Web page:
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I have a question about dependency injection and best practices when using simple classes which are meant to be created often, which have dependencies on external services. Here's a (vastly) simplified version of what I'm working on:

app.js

import {Factory} from './factory.js';
import {Convert} from './convert.js';

let convert = new Convert();
let factory = new Factory({ convert });

// assume this is being imported and executed somewhere
export function run() {
    let avengers = [
          factory.person({ first: 'Iron', last: 'Man' })
        , factory.person({ first: 'Captain', last: 'America' })
        , factory.person({ first: 'Scarlet', last: 'Witch' })
        , factory.person({ first: 'Black', last: 'Panther' })
    ];
    console.log(avengers);
}

convert.js

export class Convert {
    toString(val) {
        if (!val)
            return '';
        return val.toString();
    }
}

person.js

export class Person {
    constructor({
        convert,
        first,
        last
    }) {
        this.convert = convert;
        this.first   = this.convert.toString(first);
        this.last    = this.convert.toString(last);
    }
}

factory.js

import {Person} from './person.js';

export class Factory {

    constructor({ convert }) {
        this.convert = convert;
    }

    person(obj) {
        obj.convert = this.convert;
        return new Person(obj);
    }
}

My main interest is that class Person has a dependency on a function located on an instance of class Convert. My question is this -- is this taking dependency injection too far? Am I better off just importing an instantiated version of Convert into Person.js and referencing it directly? I know that will work, but I was trying to avoid coupling the two classes without a nice way to override. I definitely don't like what I have written here, since Convert will be defined on each Person, which is worse than coupled classes in my opinion.

I had started working on modularizing one of my libraries to decouple classes and use dependency injection, but my pattern broke down when I ran across an instance similar to this. Any suggestions are definitely welcome.

Side note, I know in this example I could just use the Convert methods inside the Factory instead of inside Person -- that doesn't work for my actual project, unfortunately.

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Am I better off just importing an instantiated version of Convert into Person.js and referencing it directly? I know that will work, but I was trying to avoid coupling the two classes without a nice way to override. I definitely don't like what I have written here, since Convert will be defined on each Person, which is worse than coupled classes in my opinion.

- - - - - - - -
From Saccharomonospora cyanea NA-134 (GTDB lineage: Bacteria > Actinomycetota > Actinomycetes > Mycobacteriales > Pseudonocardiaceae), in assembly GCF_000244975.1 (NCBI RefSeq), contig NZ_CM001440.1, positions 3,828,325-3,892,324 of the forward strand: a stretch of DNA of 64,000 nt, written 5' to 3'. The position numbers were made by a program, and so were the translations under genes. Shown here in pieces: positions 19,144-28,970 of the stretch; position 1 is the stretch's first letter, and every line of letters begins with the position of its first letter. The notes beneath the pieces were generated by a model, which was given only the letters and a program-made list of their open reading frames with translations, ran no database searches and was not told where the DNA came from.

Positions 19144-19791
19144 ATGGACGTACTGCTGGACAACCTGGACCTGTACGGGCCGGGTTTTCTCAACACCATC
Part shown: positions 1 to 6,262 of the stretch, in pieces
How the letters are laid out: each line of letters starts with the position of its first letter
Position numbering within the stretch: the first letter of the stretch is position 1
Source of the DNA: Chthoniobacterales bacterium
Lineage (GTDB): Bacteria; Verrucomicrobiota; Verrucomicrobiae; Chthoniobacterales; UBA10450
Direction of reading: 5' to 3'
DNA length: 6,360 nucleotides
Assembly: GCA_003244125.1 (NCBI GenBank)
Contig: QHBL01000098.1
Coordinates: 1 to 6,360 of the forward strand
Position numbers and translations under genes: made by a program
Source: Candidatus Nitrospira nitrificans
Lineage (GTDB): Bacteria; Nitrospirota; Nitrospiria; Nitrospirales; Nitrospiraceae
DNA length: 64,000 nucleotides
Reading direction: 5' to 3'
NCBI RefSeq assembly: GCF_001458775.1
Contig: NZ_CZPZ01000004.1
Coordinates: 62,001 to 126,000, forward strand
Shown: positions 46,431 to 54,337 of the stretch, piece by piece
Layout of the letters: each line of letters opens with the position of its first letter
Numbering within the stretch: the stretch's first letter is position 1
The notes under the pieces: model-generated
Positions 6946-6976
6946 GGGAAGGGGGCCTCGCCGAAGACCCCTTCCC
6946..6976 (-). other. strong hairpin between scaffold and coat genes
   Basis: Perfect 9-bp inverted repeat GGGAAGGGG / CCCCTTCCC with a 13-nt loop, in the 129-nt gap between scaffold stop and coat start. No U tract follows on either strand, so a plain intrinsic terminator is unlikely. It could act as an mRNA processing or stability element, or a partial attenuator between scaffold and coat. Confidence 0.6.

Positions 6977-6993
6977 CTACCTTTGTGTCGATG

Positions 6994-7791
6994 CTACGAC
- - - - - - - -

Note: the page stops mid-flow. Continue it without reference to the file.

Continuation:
There is nothing wrong with requiring a data conversion service. The problem is coupling the conversion service with the Person class. This coupling should occur in the Factory class instead.

Furthermore, you haven't coupled the classes together. ECMA Script is a dynamically typed language. At worst you've coupled the Person class to an object supporting the same public interface as the Convert class.

Solving this dilemma is pretty simple. The data conversion should happen in the factory:

factory.js

import {Person} from './person.js';

export class Factory {

    constructor({ convert }) {
        this.convert = convert;
    }

    person(obj) {
        obj.first = this.convert.toString(obj.first);
        obj.last = this.convert.toString(obj.last);

        return new Person(obj);
    }
}

person.js

export class Person {
    constructor({ first, last }) {
        this.first = first;
        this.last = last;
    }
}

This keeps your Person constructor clean and straight forward. The messiness of converting data types is encapsulated in the Factory class where it belongs, and the Person class no longer has a dependency on the Convert class.

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  • \$\begingroup\$ I agree, but unfortunately I can't move all of my logic to the factory in my actual code, as the class I'm actually creating needs to make use of the dependency (Convert in this case) inside a function which lives on the dependent class (Person) -- sorry, I probably over-simplified the question a bit by moving the use of the dependency to the constructor, but in reality it's in quite a few other places. That being said, I will most likely accept this as the answer, as I think it's as close as I can get. \$\endgroup\$ – dvlsg May 27 '15 at 23:34

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